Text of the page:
David Green, head of maths at Shireland Collegiate Academy in Sandwell, West Midlands, wondered, like most teachers, about the value of hours spent marking books.
Seeking a more efficient, positive and supportive method of assessment - yet wanting to continue to convey his personal views - he came up with the idea of using YouTube to help students who have misunderstood key points. The scheme is now being piloted with Year 10.
Green seized on the fact that the same errors recur across the work of many students. What if each could be corrected just once for the whole group? His solution was to make an instructional video covering each significant misunderstanding.
"I flick through the first 10 or so books, and identify common mistakes. I then make explanatory videos, posting them to my own YouTube channel," he says.
He doesn't need to make many: three, for example, on the key misunderstandings in a topic on probability.
He then reads through all the class books, deciding which videos each student should log into and watch. He directs them with a spreadsheet on the school's learning gateway.
In each short video he shows his own solutions, talks through the method he used to reach them, points out potential problems and sets a follow-up example.
For any innovation, Green believes, context is all. Over the years Shireland Collegiate Academy has developed a strong culture of independent learning, self- and peer-assessment through the learning gateway and careful and lengthy feedback sessions.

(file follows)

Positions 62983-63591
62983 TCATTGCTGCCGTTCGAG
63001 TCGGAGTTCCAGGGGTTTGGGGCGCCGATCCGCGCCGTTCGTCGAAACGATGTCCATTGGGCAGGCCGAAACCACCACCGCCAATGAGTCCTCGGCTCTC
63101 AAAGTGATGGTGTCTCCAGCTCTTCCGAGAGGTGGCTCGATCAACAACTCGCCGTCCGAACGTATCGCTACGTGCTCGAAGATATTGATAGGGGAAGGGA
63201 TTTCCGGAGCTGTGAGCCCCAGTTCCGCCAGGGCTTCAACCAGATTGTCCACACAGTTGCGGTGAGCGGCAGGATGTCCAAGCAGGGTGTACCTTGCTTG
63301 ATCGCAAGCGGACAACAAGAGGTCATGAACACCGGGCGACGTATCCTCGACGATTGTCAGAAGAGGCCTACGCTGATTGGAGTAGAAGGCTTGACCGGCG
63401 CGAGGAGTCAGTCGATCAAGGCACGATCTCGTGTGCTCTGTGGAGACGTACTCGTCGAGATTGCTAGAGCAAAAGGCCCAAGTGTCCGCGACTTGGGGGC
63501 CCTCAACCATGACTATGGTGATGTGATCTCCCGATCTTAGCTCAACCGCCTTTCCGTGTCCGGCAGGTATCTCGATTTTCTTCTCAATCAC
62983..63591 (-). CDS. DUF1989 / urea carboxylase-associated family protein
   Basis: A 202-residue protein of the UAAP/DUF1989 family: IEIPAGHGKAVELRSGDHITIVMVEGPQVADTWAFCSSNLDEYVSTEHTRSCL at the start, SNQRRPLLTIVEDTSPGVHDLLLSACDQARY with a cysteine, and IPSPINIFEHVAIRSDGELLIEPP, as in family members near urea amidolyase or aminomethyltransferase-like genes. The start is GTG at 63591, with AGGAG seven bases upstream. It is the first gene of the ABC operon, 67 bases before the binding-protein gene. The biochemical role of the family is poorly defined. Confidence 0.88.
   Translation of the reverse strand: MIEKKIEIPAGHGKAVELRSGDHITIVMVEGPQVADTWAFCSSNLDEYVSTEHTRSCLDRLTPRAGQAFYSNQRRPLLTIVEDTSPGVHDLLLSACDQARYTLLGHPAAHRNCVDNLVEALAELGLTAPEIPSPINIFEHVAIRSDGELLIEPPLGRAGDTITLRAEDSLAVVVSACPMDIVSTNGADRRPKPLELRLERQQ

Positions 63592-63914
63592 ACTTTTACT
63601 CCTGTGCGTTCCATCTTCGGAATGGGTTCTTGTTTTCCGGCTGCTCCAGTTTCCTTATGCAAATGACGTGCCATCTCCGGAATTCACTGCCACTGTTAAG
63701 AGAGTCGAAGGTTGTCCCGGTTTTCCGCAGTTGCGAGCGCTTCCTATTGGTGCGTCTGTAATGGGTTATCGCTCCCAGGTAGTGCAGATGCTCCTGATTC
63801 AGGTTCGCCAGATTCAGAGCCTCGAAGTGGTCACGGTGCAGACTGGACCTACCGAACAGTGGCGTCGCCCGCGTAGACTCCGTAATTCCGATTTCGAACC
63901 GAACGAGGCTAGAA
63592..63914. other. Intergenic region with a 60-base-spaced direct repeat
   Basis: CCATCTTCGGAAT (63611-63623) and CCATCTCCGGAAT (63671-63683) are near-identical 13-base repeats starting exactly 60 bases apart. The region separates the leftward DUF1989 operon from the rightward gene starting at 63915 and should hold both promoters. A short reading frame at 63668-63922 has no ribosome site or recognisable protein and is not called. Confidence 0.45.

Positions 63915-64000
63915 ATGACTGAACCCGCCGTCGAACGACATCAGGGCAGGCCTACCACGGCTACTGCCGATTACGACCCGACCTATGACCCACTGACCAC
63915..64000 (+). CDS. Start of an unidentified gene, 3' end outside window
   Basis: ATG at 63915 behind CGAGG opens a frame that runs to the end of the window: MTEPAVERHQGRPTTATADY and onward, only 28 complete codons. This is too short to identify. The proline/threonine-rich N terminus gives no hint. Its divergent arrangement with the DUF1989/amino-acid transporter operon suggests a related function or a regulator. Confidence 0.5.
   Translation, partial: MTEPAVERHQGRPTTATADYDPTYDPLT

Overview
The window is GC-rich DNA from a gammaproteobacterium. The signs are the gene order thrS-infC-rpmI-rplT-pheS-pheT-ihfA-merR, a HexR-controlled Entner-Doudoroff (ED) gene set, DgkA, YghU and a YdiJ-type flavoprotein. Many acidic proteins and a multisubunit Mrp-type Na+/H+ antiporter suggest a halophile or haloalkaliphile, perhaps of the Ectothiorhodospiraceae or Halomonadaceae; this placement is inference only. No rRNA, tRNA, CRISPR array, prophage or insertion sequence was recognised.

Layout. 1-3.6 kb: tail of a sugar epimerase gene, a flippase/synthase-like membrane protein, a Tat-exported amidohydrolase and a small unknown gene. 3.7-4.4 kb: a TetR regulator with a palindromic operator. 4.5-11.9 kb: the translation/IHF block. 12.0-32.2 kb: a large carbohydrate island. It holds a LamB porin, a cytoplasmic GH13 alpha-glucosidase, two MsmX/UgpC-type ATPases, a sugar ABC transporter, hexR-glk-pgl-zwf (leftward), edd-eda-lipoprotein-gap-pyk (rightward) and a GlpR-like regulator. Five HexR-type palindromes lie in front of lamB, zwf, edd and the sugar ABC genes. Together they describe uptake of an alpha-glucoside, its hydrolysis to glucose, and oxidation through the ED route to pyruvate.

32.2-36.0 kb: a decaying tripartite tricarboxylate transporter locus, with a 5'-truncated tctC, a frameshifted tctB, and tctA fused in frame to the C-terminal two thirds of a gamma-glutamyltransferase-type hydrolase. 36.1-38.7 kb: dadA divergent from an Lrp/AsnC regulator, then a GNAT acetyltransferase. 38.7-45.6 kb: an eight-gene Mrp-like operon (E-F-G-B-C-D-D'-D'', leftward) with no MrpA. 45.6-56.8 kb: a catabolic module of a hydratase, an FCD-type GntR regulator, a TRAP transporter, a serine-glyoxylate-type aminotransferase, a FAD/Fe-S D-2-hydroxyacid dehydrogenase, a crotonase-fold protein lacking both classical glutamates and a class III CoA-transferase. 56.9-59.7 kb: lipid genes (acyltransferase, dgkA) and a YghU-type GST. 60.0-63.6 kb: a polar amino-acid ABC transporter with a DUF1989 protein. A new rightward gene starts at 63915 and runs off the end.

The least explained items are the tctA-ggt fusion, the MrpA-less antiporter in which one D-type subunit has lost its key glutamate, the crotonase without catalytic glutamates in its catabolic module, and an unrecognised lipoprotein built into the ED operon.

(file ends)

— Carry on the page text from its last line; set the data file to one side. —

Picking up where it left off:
These practices reduce the number of misunderstandings that make it into exercise books. They also ensure teacher input is absorbed and acted upon.
Green says there is a broader context, too. "This is part of a bigger discussion on making your marking policy a feedback policy. If you're obsessive about the marking, you're missing what the marking is for."
Tips from the scheme
Concentrate on the most important and frequent misunderstandings of students to achieve the best use of your time.
Deal with non-subject errors (such as spelling and grammar) by posting corrections and advice on your learning platform or gateway.
In the videos, use an exercise book or file similar to that used by students.
Make your video using a tablet or other device that allows easy upload to YouTube.
Direct students to spreadsheets where they will be told which video to watch. This should also emphasise that they are receiving individual feedback.
Evidence that it works?
This is a pilot project but Green has found that his marking time is reduced and notes that students pay more attention to corrections and advice. They also prefer the videos to written comments in books.
Approach: Using YouTube and the school's online learning gateway to improve feedback to students about their work and to reduce the marking load for teachers
Name: Shireland Collegiate Academy
Location: Sandwell, West Midlands
Intake: The school serves a richly multicultural and extremely deprived area. Measures of deprivation are well above average
Overall Ofsted rating: Outstanding.